the cloud can benefit businesses both big and small, especially when it comes to cutting IT costs. If you haven't yet taken the plunge, the ringing in of 2011 may be the perfect excuse to get started.In 2010, we continued to hear a lot about how
Gartner recently put cloud computing at the top of its list of top strategic technologies for 2011 and they're far from the only experts extolling the glory of the Web-hosted software these days.
As a business, the number of things you can't do in the cloud seemingly dwindles by the day. From project management and collaboration to billing and CRM, there's a Web-based solution for any number of business needs.
This year, we watched as Google Apps added over sixty new Web-based applications to its suite of offerings for businesses. New features and integrations were added to online invoicing app FreshBooks, and a new startup called InDinero gave small businesses an all-in-one financial dashboard akin to Mint.com.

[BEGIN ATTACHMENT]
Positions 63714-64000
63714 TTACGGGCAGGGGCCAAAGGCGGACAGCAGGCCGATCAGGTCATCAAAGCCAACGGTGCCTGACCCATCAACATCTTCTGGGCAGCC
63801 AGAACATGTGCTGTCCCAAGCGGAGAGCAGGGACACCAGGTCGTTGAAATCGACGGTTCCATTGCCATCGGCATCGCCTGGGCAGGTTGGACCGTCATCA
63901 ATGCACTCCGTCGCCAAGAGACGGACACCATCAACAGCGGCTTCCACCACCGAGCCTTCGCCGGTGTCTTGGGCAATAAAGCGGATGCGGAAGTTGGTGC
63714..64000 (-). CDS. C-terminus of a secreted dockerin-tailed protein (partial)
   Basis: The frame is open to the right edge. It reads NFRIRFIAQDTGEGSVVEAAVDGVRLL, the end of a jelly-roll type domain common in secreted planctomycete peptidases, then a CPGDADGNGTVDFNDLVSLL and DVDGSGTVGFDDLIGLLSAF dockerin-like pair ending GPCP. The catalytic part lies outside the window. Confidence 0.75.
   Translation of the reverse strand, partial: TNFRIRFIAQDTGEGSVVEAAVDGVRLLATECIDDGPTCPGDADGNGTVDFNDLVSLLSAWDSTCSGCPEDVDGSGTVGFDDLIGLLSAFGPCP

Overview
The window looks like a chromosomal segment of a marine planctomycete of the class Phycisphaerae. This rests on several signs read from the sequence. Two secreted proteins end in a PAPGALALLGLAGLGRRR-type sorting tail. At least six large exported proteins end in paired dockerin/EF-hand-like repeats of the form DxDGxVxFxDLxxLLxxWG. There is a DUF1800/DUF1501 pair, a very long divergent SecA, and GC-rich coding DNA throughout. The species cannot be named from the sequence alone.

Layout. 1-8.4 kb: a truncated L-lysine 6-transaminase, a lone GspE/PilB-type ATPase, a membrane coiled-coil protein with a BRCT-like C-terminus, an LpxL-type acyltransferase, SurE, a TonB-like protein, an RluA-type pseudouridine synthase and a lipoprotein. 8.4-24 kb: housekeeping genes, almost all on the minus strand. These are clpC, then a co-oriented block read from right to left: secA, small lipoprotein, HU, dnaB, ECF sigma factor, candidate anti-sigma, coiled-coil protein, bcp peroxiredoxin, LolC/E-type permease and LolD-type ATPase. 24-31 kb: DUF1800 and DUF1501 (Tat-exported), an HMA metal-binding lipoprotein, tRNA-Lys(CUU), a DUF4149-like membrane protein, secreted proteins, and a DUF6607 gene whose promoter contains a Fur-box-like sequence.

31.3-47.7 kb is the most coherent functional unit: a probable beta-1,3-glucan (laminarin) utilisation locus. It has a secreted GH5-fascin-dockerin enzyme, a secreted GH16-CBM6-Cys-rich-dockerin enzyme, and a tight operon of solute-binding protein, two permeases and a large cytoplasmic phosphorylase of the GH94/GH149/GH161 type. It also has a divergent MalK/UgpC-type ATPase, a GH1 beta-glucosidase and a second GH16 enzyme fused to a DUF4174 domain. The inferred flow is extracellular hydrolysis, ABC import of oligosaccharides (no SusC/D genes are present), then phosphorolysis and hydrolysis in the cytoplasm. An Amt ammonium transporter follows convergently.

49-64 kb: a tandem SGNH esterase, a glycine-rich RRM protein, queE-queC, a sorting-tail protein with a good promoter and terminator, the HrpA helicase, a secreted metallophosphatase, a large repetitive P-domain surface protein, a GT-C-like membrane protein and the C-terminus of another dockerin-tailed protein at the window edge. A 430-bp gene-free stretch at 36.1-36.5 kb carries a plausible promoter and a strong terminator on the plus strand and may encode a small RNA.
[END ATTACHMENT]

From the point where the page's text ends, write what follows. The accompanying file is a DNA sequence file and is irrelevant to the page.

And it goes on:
Of course, the cloud doesn't come without it's own risks and challenges. Up-time is critical, and a cloud service going down can mean that business grinds to a halt. But on the whole, Web-based options tend to be more affordable, which is hugely significant for smaller businesses, whose budgets and resources are often stretched thin.
The cloud has perks beyond cost savings. The more your business's applications are hosted online, the easier it will be to accommodate an increasingly mobile workforce. It also helps enable collaboration. By virtue of their very design, VoIP services like Skype are inherently more collaborative than old school telephony. The same is true of Google Apps, where colleagues can work on documents simultaneously. For project management, there's BaseCamp, Apollo and literally dozens more. And of course, when business lives in the cloud, meeting with colleagues is no problem thanks to a range of virtual meeting services like GoToMeeting, DimDim, Fuze and WebEx, some of which have apps for iOS and Android.
Unlike many of their legacy, desktop counterparts, cloud-based applications can usually integrate with one another quite easily. Thanks to robust API and integration tools, I can tie my Web forms on Wufoo directly to my email subscriber database in MailChimp. I can make Salesforce talk to social media tools and connect billing services to bookkeeping software in a few clicks.
There's little doubt that the cloud is going to be a huge part of the future of business. If you've been putting off the transition, there's no better excuse than the arrival of a new year to get things moving.